Visiting the Ġgantija Temples in Gozo
Officially recognised by UNESCO as the oldest freestanding buildings in the world, the imposing Ġgantija Neolithic temples, just outside Xagħra in Gozo, are over 5,500 years old–that’s 1,000 years older than Stonehenge or the pyramids in Egypt.
Thanks to an extensive preservation effort, the temples are among the best preserved historical sites in the Maltese Islands.
More info about similar sites in Malta: Uncovering Malta’s Megalithic Temples (including map)
The temples derive the name from a popular local myth. Gozitans believed the temples were constructed by a gigantic race of people–Ġgantija means ‘Place of Giants’ in Maltese.
Another tale recounts how a giantess who ate nothing but broad beans and honey bore a child from a common man. With the child hanging from her shoulder, she built the temples as a place of worship.
The real technique used to erect these magnificent structures remains unknown. Studies have unearthed a number of spherical stones which led to the supposition that the temple builders rolled the impressive blocks of stone on these spheres to get them into place. However, it is uncertain how they managed to place them together.
Excavated in 1826, archaeologists believe that like other Neolithic sites on the islands, Ġgantija was a temple complex dedicated to a fertility deity, a theory supported both by the layout of the temple (which resembles the shape of a fat woman) and also by artefacts found on site such as numerous female figurines and statues.
The UNESCO World Heritage Site consists of two separate temples; the South temple and the North temple. The remains of a third temple were also found adjacent to the other two and archaeologists think this was abandoned before completion. Although the two structures must originally have had plastered and painted roofs, today they stand roofless.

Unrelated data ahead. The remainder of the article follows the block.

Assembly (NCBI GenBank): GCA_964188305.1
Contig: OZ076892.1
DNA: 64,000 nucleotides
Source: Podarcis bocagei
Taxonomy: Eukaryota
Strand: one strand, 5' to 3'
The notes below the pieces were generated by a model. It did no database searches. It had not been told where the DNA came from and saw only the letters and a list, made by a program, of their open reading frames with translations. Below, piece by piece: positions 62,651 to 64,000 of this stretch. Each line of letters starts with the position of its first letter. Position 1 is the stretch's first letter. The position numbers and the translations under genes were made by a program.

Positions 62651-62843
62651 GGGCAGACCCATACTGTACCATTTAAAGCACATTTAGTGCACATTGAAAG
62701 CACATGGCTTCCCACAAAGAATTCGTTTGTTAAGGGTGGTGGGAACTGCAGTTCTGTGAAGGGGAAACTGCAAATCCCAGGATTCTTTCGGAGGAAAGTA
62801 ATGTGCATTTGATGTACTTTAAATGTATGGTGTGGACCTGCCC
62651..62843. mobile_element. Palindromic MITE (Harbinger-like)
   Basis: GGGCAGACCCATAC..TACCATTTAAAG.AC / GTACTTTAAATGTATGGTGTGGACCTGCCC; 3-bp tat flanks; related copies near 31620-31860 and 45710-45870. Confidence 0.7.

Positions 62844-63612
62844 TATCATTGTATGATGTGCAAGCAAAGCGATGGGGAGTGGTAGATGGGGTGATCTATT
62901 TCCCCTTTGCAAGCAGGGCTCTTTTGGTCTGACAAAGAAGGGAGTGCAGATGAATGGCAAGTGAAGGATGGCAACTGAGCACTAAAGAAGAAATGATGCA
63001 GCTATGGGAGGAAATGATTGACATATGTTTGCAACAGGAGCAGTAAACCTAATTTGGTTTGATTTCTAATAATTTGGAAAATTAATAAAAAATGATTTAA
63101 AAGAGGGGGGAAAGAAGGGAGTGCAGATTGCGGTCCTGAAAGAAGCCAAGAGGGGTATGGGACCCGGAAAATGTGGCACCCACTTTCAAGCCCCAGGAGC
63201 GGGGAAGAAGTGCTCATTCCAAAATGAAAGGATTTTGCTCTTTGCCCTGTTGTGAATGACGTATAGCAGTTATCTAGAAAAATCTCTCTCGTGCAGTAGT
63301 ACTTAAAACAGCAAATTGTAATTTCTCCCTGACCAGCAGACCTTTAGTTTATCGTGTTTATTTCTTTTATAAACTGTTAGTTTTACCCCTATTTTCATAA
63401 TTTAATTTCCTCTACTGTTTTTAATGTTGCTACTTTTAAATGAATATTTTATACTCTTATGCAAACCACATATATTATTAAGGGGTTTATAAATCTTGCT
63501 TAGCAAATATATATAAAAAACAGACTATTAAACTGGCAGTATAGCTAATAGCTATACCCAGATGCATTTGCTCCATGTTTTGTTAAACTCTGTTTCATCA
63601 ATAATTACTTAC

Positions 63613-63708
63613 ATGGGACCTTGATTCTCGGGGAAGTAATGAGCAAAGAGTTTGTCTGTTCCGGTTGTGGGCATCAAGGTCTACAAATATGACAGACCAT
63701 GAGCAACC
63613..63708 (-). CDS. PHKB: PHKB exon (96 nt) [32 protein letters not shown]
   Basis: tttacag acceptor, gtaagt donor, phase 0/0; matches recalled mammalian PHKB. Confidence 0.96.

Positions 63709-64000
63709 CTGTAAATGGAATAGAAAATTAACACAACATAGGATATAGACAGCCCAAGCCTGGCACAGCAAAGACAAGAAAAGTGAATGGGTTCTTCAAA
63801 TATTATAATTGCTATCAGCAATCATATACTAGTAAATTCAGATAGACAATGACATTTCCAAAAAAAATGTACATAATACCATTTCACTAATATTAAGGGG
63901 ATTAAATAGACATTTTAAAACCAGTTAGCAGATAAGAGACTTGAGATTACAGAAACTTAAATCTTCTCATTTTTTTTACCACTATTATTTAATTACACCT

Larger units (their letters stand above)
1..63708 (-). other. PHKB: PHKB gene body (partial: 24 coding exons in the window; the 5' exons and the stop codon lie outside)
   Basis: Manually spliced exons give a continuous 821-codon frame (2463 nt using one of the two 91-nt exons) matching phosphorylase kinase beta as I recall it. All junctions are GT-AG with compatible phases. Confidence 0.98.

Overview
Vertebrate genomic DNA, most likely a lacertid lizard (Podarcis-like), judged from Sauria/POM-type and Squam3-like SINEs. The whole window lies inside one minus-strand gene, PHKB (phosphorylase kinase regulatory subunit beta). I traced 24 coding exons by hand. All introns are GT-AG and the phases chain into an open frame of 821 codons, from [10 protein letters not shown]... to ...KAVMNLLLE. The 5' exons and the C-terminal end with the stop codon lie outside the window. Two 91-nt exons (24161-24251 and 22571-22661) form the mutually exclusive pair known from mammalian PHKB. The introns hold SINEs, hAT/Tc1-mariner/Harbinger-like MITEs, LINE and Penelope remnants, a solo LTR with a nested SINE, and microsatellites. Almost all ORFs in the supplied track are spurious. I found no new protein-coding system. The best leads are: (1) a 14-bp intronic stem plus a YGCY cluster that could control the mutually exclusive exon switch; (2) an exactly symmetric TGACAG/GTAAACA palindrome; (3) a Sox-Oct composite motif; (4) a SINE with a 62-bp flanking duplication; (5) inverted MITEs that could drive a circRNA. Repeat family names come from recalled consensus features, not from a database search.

The temple, like most megalithic sites in Malta, faces the rising sun.
Why you should visit Ġgantija
Ġgantija is one of the main attractions you shouldn’t miss when in Gozo. There are many reasons why:
- At over 5,500 years old, it is recognised as one of the earliest free standing structures in the world, even older than the pyramids of Giza.
- Its location is spectacular. Built on top of a hill, it offers a magnificent view towards the South
- The structure is very well-preserved and offers a glimpse into building techniques in prehistoric times
- A modern interpretation centre gives insight into social aspects of the temple builders and their families.
How to get there
To get to the Ġgantija temples you must first cross from Malta to Gozo using the ferry. You can find out more information on how to catch the ferry from my travel guide article on Gozo.
Winter Hours (1st October till 31st May)
- Monday to Sunday: 09.00 – 17.00hrs
- Last admission at 16.30hrs
Summer Hours (1st June till 30th September)
- Monday to Sunday: 09.00-18.00hrs
- Last admission at 17.30hrs
Closed on 24, 25 & 31 December, 1 January & Good Friday
John Otto Bayer Street, Xagħra, Gozo
Tel: +356 21 553 194
- Adults (18 – 59 years): €9.00
- Youths (12 – 17 years), Senior Citizens (60 years & over), and Students: €7.00
- Children (6 – 11 years): €5.00
- Infants (1 – 5 years): Free
Above fees include admission to the Ġgantija Temples and Ta’ Kola Windmill.